UBC Theses and Dissertations
The relationship between intent to harm, attributions and cues in the perception of aggression Kyle, Neil John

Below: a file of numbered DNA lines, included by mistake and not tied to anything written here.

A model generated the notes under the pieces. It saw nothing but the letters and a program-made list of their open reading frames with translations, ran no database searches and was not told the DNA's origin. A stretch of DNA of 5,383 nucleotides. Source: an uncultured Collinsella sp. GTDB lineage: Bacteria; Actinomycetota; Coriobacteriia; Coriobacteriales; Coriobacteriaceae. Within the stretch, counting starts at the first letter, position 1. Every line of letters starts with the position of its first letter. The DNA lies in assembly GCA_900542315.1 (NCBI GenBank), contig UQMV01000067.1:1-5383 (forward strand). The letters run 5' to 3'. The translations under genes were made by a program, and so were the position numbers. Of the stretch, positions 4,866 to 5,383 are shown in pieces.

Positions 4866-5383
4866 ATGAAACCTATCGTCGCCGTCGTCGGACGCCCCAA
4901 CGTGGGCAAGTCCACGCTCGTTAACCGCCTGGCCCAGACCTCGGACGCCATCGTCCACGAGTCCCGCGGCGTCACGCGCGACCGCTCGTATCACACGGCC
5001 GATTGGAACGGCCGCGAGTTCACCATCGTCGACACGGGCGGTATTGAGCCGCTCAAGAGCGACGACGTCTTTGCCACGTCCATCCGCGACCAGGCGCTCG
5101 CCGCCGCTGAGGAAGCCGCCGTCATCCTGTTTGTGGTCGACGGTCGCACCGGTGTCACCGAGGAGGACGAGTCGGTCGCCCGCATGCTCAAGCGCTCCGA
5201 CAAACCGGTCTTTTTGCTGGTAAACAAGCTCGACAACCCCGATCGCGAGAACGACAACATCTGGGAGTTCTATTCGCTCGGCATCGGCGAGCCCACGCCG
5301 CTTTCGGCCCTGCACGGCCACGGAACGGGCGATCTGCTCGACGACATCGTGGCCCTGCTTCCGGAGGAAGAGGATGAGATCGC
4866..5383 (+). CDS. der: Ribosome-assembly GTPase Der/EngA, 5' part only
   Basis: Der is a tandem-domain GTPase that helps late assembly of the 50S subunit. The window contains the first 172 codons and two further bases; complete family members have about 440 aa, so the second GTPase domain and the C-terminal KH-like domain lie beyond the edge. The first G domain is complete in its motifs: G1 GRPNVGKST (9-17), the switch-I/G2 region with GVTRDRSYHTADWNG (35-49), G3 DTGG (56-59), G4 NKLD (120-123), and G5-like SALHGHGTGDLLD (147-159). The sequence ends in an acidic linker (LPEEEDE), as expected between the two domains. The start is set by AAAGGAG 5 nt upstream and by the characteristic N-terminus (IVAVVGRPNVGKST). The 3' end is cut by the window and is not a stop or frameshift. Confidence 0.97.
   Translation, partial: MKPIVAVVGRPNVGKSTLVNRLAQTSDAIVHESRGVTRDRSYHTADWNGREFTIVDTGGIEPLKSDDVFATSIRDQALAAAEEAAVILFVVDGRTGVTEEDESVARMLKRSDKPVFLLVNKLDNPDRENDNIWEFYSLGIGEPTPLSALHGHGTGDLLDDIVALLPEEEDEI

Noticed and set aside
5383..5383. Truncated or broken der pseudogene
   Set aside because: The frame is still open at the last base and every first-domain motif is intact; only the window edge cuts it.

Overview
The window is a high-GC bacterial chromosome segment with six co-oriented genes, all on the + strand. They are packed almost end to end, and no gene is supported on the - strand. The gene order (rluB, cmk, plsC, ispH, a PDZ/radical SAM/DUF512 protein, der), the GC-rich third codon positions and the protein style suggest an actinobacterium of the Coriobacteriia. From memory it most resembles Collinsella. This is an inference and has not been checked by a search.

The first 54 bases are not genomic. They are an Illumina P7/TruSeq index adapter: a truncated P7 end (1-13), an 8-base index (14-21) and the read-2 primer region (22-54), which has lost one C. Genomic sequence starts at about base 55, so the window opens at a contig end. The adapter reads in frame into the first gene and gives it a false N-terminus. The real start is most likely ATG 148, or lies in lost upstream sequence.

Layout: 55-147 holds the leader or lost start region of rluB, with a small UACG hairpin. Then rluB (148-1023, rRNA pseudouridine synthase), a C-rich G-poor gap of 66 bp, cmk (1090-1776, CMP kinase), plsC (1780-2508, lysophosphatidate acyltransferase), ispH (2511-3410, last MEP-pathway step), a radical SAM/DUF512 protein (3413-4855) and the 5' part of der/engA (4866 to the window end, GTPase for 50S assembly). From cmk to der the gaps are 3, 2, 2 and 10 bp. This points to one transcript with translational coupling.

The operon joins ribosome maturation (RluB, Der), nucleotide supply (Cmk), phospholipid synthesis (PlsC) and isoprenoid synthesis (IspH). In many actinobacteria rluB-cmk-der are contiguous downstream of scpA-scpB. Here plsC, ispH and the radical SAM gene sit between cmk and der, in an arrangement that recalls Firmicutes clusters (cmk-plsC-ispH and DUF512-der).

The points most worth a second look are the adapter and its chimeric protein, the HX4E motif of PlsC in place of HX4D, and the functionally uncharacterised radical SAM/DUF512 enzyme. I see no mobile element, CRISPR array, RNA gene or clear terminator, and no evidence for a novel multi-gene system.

This research dealt with attributions of intent to harm, responsibility, justification and affect made by subjects observing role-acted aggressive behaviour toward a victim. The primary question concerned the relationship between the types of attributions made (dependent variables) and the types of cues displayed by the protagonist (independent variables). The independent variables were systematically manipulated by depicting them, in ten different videotaped scenes. One hundred, male, undergraduate psychology students at the University of British Columbia were volunteer subjects. The results were analyzed by grouping the independent variables on two bases: (1) by a priori criteria, and (2) according to the subjects' perceptions. The first analysis used a three-way 2x2x2 ANOVA, where the three fully crossed factors were the presence or absence of implicit or explicit verbal cues, or nonverbal cues. Simple main effects analyses were conducted on significant interactions. Trend analyses established the effects of increasing the number of cues displayed. The second analysis used an eight group one-way ANOVA plus trend analyses. The protagonists' use of nonverbal cues or an increase in the number of cues displayed was found to decrease attributions of responsibility to the victim, increase the victim's likeability, decrease the justification of the protagonist and decrease his likeability. When the protagonist became very aggressive these effects were reversed. Implications for pacificism of this backlash effect against the victim were discussed.
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